Debt drug junkies
Easy to blame the banks for all of our ills, but if they're the drug dealers peddling the debt drug, we're the junkies, who lapped this stuff up - credit cards, loans, mortgages. We're as addicted to debt as the dealers are to quick cash. The problem is that the dealers became massive junkies themselves, borrowing on a massive scale to feed the beast. What has always concerned me, and I've mentioned this often enough in this blog, is the attitude of financial institutions towards compliance and regulatory training, which was meant to cub this overzealous enthusiasm.
You don't stop drug dealers and junkies by talking at them in classrooms or making them do read text interspersed with multiple choice questions. That's why almost all regulatory and compliance training makes the situation worse, not better. HR departments plays the following corrupt game:
1. Hire lawyers to deliver the training (they're boring, can't teach and simply reiterate the law)
2. Deliver dull classroom courses that fail to put people into real jeopardy situations
3. Deliver even duller e-learning courses that push the issues out of people's minds
4. Treat compliance e-learning as a commoditised, low price, rapid e-learning task, ensuring it's lack of punch and effectiveness
5. Refuse to admit to, and use, real, internal failures and disaster stories to make the point
6. Play the 'tick-box' game - just do it, don't worry if you've learnt anything
We have Professor Frank Dobson from Harvard showing us that at least one species of compliance training is completely ineffective, if not counter-productive. Has anyone really read or taken action on the back of this overwhelming evidence (702 companies)? No.
The FSA have been one of the real culprits here. They just can't hack it in delivering training but so are the training departments who commission this stuff. The solution is now clear. Behaviour will be curbed by further restrictions and laws. Deal drugs, go to jail. By failing to make it clear that corrupt practices and behaviour will be punished, we've all paid the price.
For employees to toe the line on regulation and compliance, you need attitudinal and behavioural change. This meas serious performance simulations that put people in realistic situations. We have the tools, design and capability to do this, but hardly anyone has the balls to commit the, albeit meagre. budgets to get the job done.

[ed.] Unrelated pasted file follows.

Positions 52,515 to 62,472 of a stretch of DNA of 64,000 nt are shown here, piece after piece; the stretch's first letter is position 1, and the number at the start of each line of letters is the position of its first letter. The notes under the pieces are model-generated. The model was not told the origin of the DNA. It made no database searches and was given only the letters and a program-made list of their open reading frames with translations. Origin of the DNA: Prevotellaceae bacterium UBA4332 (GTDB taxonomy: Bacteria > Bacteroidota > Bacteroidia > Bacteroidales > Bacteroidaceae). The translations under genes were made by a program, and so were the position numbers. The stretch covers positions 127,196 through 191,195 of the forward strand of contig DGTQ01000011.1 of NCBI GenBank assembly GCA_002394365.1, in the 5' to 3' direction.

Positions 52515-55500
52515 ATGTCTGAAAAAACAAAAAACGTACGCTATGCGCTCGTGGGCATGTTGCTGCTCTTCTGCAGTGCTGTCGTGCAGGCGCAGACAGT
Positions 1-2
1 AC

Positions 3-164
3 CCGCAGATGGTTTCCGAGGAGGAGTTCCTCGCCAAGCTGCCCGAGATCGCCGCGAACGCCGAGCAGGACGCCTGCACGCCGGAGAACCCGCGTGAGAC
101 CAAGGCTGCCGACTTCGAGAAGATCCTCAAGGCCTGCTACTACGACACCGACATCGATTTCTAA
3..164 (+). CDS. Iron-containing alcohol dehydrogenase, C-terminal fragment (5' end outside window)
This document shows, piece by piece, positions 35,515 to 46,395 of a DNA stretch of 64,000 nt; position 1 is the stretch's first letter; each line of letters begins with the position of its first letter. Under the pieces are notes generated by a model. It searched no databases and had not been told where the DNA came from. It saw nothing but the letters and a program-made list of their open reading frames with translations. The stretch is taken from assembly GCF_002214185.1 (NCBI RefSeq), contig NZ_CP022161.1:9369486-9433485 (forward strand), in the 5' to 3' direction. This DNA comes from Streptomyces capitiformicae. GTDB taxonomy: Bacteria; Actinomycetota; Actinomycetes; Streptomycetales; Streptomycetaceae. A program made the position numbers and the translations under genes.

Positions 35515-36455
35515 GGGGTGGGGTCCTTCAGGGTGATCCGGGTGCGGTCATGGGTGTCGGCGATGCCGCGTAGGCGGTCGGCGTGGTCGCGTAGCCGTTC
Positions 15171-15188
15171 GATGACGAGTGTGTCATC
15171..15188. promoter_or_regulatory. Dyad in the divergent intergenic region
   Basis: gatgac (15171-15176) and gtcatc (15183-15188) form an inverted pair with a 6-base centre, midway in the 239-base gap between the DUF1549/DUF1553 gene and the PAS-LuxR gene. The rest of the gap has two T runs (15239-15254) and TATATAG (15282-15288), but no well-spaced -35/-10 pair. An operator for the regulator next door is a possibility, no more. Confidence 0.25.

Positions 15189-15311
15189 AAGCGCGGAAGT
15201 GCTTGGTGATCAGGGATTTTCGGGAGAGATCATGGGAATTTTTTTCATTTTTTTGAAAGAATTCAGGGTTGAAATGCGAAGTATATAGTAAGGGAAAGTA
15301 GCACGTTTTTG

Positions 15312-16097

Capitalism could be reshaped by rehsaping minds towards reasonable, fair and rational management and selling. A mass training programme, using powerful, immersive, scenario-drive performance simulations is required on the back of all this chaos, or we'll be in the same position further down the line.
Got a link to the Dobson research? I agree elearning (and learning in general) lack a sense of jeopardy.
A bit more of a 'live fire' approach will mean people learn more and have more fun.
Not cheap to do well though, and difficult to senior management interested in it (which they need to be, because its not cheap), unless there is a burning platform...
Do you have a link to the Frank Dobson report. I'd love to have that sort of evidence-based ammunition available.
This is the reason why I don't use a credit card. It is always tempting to overspend but one thing really good about Indian culture is that debt is looked down upon. There is an extreme habit of cutting corners and saving for kids' education, daughter's dowry. old age and on and on. Don't know if this is a better approach or the culture of enjoying borrowed money from future earnings.
Good Post as usual!
Harvard’s Frank Dobbin (sorry poor recall) has conducted the first major, systematic study of diversity programmes across 708 private sector companies, using employment data and surveys on employment practices. His research concluded that, “Practices that target managerial bias through…diversity training, show virtually no effect.” In fact, “Research to date suggests that… training often generates a backlash.”
Many other studies show that diversity training has activated, rather than reduced diversity (Kidder et al 2004, Rynes and Rosen 1995, Sidanias et al 2001, Naff and Kellough 2003, Bnedict et al 1998, Nelson et al 1996). These are all referenced in the report.
The research is a very thorough piece of work, and well worth reading, which is why it will most likely be comprehensively ignored.
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